Saturday, March 12, 2011

Japan quake leaves hundreds dead

As Japan woke up on Saturday morning the true picture of damage was becoming clear. Hundreds have been declared dead, many more are missing and the damage is more extensive than initially believed.

Throughout the night the country experienced dozens of aftershocks exceeding a magnitude of 5.5 shaking residents and increasing panic and fear in the population.

In the north-east of the country efforts are underway to rescue those not washed away by the massive tsunami that swept as far as 10 km in land. At least four trains are completely unaccounted for and several small villages have entirely disappeared.

Fires continue to rage at an oil refinery in the Chiba prefecture to the north of Tokyo and there are growing concerns for Japan's nuclear power stations which were more extensively damaged than initially thought.

Nuclear meltdown fears

Japanese authorities have warned there could be a small radiation leak from one nuclear reactor whose cooling system was knocked out by the earthquake. Technicians at the Fukushima Daiichi plant, located about 270 kilometres north-east of Tokyo in Onahama city, are set to release vapour from the unit in question to lower the pressure and prevent a meltdown.

Reports quoted Japan's nuclear safety watchdog as saying radioactivity levels in the control room at the Fukushima plant were 1,000 times above normal. The concerns have prompted the government to order the evacuation of thousands living in the area surrounding the plant, increasing the evacuation zone from 3 km around the plant to 10 km [BBC / CBC].

While Japanese authorities have been careful not to overplay the dangers, there is real concern amongst those in the nuclear industry. "It has the potential to be catastrophic," said Robert Alvarez, a senior scholar at the Institute for Policy Studies in Washington, and a former senior policy adviser to the Energy Secretary during the Clinton administration.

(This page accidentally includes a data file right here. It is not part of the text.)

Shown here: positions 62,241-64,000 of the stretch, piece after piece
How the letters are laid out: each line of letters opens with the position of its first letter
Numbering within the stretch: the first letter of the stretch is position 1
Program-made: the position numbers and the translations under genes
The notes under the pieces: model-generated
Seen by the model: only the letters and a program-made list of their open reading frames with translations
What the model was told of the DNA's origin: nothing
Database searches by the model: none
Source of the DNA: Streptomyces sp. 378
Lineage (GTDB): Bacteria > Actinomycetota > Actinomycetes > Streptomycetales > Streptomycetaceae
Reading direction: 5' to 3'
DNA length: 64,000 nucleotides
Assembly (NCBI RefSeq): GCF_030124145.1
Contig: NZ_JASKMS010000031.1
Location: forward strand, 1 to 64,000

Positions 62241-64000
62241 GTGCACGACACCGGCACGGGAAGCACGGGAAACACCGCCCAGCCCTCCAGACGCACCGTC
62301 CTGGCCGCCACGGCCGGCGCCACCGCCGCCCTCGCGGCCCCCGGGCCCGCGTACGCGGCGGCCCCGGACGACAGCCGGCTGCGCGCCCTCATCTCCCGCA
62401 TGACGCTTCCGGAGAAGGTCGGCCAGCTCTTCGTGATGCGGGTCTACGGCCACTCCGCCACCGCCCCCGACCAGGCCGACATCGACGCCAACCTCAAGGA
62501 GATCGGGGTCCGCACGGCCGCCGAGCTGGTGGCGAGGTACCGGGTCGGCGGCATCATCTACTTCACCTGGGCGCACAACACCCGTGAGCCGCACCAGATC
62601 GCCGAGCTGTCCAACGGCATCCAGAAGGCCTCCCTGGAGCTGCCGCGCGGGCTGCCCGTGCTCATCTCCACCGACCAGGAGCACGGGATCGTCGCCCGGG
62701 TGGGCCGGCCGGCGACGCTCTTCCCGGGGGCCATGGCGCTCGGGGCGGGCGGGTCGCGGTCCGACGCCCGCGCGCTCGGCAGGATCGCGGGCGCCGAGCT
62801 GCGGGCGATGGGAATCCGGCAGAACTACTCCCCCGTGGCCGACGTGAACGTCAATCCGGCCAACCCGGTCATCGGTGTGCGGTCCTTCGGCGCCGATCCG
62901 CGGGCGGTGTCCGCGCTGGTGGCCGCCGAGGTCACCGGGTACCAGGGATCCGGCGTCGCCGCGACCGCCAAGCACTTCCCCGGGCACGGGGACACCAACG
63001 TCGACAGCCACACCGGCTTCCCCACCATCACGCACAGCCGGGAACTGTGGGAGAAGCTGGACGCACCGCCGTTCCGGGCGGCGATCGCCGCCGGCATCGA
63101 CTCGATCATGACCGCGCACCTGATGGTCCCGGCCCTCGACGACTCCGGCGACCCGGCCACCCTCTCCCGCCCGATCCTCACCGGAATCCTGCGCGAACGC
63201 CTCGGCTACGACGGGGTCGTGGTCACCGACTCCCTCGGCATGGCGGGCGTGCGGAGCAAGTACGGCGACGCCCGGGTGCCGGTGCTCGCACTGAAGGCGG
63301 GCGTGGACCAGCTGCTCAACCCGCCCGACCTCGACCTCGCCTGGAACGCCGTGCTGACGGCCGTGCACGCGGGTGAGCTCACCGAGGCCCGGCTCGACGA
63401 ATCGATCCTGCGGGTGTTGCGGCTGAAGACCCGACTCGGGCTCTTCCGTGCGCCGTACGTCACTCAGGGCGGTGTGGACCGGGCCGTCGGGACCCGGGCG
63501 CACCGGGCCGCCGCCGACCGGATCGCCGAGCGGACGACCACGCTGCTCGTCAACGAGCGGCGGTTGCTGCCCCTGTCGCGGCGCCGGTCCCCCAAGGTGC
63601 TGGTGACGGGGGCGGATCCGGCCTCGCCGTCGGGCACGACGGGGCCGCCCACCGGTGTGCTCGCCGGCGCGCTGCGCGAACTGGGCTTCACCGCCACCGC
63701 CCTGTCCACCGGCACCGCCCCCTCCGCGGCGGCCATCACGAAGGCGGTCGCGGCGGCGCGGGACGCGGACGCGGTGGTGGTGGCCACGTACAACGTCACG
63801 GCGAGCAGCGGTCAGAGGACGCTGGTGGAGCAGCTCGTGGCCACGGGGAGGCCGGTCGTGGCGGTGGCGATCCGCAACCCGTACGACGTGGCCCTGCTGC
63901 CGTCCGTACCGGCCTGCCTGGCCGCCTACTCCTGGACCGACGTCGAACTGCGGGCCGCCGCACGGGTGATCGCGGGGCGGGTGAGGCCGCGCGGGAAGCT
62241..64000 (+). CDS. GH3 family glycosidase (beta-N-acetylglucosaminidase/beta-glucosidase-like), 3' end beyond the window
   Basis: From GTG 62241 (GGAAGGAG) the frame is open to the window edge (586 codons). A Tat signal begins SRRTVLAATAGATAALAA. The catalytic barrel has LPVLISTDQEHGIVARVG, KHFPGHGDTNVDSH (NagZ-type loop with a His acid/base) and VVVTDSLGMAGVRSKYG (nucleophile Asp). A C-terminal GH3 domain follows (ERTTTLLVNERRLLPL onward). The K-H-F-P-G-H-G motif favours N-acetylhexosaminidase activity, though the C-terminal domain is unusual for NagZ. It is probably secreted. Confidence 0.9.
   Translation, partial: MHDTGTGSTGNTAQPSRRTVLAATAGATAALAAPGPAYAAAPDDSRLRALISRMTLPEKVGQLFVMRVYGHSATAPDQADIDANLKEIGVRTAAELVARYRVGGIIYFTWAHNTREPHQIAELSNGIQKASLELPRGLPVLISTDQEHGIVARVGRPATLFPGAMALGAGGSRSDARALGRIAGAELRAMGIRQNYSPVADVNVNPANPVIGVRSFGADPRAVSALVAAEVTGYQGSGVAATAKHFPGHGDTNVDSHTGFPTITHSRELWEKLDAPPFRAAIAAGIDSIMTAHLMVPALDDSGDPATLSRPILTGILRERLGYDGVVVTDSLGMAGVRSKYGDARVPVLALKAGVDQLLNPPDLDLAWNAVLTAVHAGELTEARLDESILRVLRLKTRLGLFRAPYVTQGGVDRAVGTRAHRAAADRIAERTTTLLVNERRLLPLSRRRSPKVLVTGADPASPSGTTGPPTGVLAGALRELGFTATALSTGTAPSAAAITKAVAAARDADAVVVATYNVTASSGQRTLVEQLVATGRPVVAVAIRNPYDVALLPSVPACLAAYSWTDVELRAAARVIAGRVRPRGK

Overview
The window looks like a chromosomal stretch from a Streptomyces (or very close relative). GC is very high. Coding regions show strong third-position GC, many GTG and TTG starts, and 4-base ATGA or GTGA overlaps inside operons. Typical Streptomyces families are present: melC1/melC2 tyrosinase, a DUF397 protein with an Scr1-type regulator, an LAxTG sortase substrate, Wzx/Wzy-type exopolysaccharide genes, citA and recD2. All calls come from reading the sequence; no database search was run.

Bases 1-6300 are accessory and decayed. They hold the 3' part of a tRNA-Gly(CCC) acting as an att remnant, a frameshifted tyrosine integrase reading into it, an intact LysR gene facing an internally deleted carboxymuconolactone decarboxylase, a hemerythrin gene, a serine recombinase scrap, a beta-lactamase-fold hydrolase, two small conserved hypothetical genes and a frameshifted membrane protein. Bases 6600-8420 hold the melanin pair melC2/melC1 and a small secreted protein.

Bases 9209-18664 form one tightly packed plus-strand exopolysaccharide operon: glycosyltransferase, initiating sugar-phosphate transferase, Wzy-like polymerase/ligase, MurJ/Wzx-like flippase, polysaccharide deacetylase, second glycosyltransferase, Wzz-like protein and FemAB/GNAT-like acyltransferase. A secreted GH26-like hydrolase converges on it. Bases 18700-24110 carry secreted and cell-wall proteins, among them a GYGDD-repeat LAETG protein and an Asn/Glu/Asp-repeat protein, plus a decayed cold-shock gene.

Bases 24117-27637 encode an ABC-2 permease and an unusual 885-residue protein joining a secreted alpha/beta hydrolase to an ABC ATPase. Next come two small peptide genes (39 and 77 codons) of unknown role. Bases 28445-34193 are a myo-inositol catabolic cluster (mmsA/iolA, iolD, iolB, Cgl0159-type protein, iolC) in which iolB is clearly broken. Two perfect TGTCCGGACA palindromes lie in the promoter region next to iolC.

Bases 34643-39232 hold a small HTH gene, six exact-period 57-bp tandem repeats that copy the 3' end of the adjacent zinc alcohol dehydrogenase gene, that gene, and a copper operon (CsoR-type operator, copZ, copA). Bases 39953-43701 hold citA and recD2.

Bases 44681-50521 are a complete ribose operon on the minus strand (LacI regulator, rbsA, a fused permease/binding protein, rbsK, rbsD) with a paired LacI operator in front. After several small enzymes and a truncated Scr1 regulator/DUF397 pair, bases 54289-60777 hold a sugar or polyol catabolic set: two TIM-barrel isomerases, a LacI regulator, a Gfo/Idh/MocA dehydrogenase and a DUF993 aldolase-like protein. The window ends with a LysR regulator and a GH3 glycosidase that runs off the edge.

When an earthquake strikes, nuclear plants automatically shut down, but the radioactive material continues to decay and produce heat. Reactor cooling systems, which rely on electric pumps to circulate water around the nuclear core, are designed to prevent overheating and pressure buildups.

Venting may relieve some pressure and give workers more time to restore the emergency cooling systems, but they have only a 12 to 24 hour window, Alvarez says. "I don't think the venting is going to result in a catastrophic release, but it's definitely an indication that all is not well there."

If the cooling is not restored quickly, the core can overheat, causing the water to boil over and exposing the core to air. The interior could catch fire and cause a meltdown, releasing nuclear material into the concrete containment dome that surrounds the reactor, Alvarez says. "Is this barrier going to be sufficient?" Alvarez said. "It's a dicey proposition. The best you can say is, stay tuned."

If they re-establish a stable power supply and restore the cooling, "We should all breathe a sigh of relief," Alvarez said. "If they can't, it's very serious." [USA Today / Reuters]

Japan relies extensively on nuclear power and has some 17 power stations, containing 55 plants [Japan Nuclear Plants]. Eleven shutdown following the earthquake and Tokyo Electric Power Company [TEPCO] say they have also lost the ability to control pressure at some of the reactors at its Daini plant near to the Fukushima Daiishi plant.

Rescue and relief efforts underway

While scientists struggle to contain a potential disaster at Japan's nuclear plants, troops and emergency workers are being deployed to locate and rescue people trapped beneath debris.